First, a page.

Blunt Instruments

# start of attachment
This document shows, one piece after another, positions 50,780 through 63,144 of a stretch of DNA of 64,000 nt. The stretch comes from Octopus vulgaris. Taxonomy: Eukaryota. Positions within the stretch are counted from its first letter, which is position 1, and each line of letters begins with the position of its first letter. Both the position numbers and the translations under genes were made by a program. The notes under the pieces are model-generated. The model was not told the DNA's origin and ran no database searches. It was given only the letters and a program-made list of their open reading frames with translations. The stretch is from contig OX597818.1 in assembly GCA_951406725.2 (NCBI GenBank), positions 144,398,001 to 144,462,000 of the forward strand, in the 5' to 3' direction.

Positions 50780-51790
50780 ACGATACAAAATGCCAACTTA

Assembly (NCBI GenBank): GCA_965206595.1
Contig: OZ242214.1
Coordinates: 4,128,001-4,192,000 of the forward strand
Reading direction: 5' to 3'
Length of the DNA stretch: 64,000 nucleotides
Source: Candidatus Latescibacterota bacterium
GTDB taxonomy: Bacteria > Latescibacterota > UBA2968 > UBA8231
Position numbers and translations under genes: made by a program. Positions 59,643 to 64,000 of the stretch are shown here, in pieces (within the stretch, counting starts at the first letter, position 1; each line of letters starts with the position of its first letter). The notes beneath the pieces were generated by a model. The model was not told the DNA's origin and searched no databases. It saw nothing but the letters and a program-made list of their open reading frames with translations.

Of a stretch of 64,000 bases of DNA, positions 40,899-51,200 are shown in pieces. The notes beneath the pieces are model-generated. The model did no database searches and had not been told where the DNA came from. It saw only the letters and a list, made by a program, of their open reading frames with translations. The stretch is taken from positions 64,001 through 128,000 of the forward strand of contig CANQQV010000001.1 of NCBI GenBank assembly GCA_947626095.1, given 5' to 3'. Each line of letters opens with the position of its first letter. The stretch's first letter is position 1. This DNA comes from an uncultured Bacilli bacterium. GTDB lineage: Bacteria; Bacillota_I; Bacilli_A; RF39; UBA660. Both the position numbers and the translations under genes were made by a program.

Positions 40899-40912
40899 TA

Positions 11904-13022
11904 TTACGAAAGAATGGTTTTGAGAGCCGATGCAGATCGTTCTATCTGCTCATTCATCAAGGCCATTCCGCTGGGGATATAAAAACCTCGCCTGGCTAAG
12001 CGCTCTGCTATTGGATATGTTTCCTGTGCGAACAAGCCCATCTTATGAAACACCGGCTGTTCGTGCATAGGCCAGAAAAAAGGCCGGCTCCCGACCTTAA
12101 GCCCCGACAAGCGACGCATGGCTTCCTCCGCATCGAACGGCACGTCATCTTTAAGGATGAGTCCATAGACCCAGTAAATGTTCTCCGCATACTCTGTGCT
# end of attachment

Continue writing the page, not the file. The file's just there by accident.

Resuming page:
One day all obscure punk music will be collected, anthologised and reissued, fed to the hungry ears of those who continue to relish this great music and somehow missed out on its first incarnation, or have declared themselves born-again hardcore fans, or simply like obscure music. In the case of 1980s US punk band Mission For Christ, their obscurity is fairly understandable – it seems they only released one single, only existed for about two years, and they came from a part of the USA (Washington DC) which apparently was not – erm – highly regarded in terms of its general contribution to the American punk and hardcore movements. I have the impression they didn’t tour as widely as Black Flag, but then again, who did? We now have The Complete Sessions (EKTRO-079) CD from the Finnish label Ektro Records, which is a corker of a release and presents the band as a well-honed machine producing highly original, eccentric and noisy song-based material with influences from funk music, dub, and the more extreme reaches of art-rock. Plus there’s a healthy dose of protest and current affairs awareness, as indicated in songs like ‘Nancy Reagan’, ‘Smash The Rich’, and ‘The Lebanon Song’. Both sides of the seven-inch ‘Pennies From Hell’ (No Trend Records #4, 1984) are included on the comp, and we also get the entire contents of their 1983 demo cassette which led up to its release, plus an additional six unreleased cuts from 1984. As to the band’s complicated history and extremely fluid membership, it’s told in concise and well-researched detail in the enclosed insert by the very knowledgeable writer Jordan N. Mamone, currently based in NYC and himself a musician (he was the main man in Alger Hiss in the 1990s). Bass player John Gibson was the mainstay of MFC, but I have a lot of time for the hollow and desolate moans emanating from the mouth of Dave Berman, who sings the first nine songs here. Berman’s tone indicates he’s fully on board with the band’s ethos…Mission For Christ had an association with No Trend, whose 1984 debut album Too Many Humans… is now a £100 collector’s item, and were a band noted for their extreme antagonism towards most of society’s mores and the cliches of punk culture in particular (not unlike the way that Zappa poured sarcastic venom on the despised hippy culture). Both bands clearly shared the same outlook on humanity, and were not afraid to dispense their sceptical and acerbic views on the unthinking conformity of the masses. Matter of fact the No Trend guitarist Frank Price joined Mission For Christ in 1985, but apparently there are no tapes surviving of this incarnation. No matter, as this 36-minute CD is a vital and exciting document of the times, a useful piece in a vast jigsaw puzzle, and a thrilling listen to boot. (03/12/2012)